Can the Smart Factory Get Even Smarter?


While industrial process change can be a slow process, transformational digital technologies are making inroads in the new smart factory.

Can the smart factory get even smarter? That’s the question on everyone’s minds, as emerging technologies promise to interconnect processes and add intelligence across a broad range of functions.

First, there are still obstacles to be removed. Keith Belton, director of the Manufacturing Policy Initiative at Indiana University, notes that transforming industrial settings can be a slow-moving process, akin to the proverbial turning of a large ship. “Investment cycles in the manufacturing sector are extremely long,” he observed in a recent Industry Week article. “Robust processes and devices will not spring up overnight. Critically, the needed technologies—such as artificial intelligence, or AI—are not yet fully developed.”

However, executives overseeing manufacturing operations clearly understand that digital technologies are in their future. A recent PwC survey also dispels that the notion that “boardroom resistance to investment would get in the way.” It is not just the information flow created by machine connectivity that is so important, “it is the power that these technologies give us to design and innovate great new products that is so significant,” the report’s authors state. “Data from connected machines and people will inform decision-making and reduce costs.”

See also: Industrial IoT gets a smart assist with AI

The PwC survey also shows that a significant share of manufacturing executives expect positive results from their digitization and connectivity initiatives. A total of 70% agree, to varying extents, that data from connected machines and people will inform decision-making and reduce costs.

Nine out of 10 executives also said they are moving forward with smart factory initiatives. “This is an overwhelming endorsement of the increased business efficiency that flows from the adoption of digital technologies,” the report’s authors state. “This allows decision-makers, either humans or machines, to see weaknesses in the system before they become problems, or tweak systems to achieve greater efficiency.”

While there is a constellation of technologies driving the smart factory — such as the Industrial Internet of Things (IIoT), Big Data, and advanced analytics. Information technology (IT) and operations technology — artificial intelligence (AI) is the force driving smart factories. Belton points to “the availability of massive amounts of data, the evolution of machine learning, the advent of cloud computing for network-wide monitoring and optimization and edge computing which provides machine learning for real-time decisions, and the marriage of information technology systems with operations technology systems” as making AI possible,.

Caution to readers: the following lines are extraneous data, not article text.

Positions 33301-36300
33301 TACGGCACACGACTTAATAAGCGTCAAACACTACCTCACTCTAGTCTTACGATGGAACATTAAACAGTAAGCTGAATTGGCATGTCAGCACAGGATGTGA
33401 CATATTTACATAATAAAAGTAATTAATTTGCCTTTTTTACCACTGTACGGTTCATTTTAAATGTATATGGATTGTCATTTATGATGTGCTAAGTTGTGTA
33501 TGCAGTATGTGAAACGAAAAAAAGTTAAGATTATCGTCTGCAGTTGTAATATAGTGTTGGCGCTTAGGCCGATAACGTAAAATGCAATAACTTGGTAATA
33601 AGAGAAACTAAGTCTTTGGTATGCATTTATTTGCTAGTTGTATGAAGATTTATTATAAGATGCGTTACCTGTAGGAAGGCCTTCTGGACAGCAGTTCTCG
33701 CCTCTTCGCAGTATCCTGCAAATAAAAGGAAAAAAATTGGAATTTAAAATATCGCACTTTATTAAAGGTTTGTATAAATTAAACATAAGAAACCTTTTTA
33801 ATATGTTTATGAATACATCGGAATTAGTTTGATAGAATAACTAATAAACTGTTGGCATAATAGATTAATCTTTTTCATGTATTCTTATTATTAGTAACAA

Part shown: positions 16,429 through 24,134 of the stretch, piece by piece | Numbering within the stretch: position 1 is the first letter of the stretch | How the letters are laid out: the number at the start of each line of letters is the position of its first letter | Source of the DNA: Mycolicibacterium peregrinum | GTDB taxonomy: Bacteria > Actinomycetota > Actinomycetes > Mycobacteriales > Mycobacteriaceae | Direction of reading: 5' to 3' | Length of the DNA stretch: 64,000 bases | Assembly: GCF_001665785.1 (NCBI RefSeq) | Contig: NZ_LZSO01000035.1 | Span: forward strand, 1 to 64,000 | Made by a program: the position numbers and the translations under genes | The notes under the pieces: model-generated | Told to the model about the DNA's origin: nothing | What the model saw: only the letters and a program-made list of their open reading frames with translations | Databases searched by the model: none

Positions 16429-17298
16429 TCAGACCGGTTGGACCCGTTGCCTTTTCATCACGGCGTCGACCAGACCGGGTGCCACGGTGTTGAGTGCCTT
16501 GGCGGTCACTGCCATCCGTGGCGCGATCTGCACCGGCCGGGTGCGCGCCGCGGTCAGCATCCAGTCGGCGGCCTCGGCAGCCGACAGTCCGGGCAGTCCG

Thanks to the proliferation of IoT, AI and IT, predictive analytics is now a key component of smart factories. The authors of a report posted by Lanner recently explored the considerations in building an industrial-scale predictive analytics function:

  • Accuracy — as close as possible: “When it comes to predictive analytics, you can’t always be 100% accurate 100% of the time. In some cases, accurate approximations are the best option and when this is the case, the quality of your predictive analytics solution will be the difference between accurate and disparate predictions.”
  • Application: “Understanding the application you have in mind for your predictive maintenance system will give you a better idea of which service or solution providers will best suit your needs. If you want a predictive analytics solution to power a preventative maintenance system, inquire with any potential providers about their experience and expertise in this area as well as any examples of how they’ve previously helped clients with preventative maintenance.”
  • Integration. “Integration is a huge factor in choosing the right predictive analytics solution for your factory or manufacturing facility. Any future technological additions will likely integrate better if the last addition is prepared for future upgrades and updates. With technological advancement occurring quicker than at any previous point in history, being prepared for future technologies is essential.”


About Joe McKendrick

Joe McKendrick is RTInsights Industry Editor and industry analyst focusing on artificial intelligence, digital, cloud and Big Data topics. His work also appears in Forbes an Harvard Business Review. Over the last three years, he served as co-chair for the AI Summit in New York, as well as on the organizing committee for IEEE's International Conferences on Edge Computing. (full bio). Follow him on Twitter @joemckendrick.

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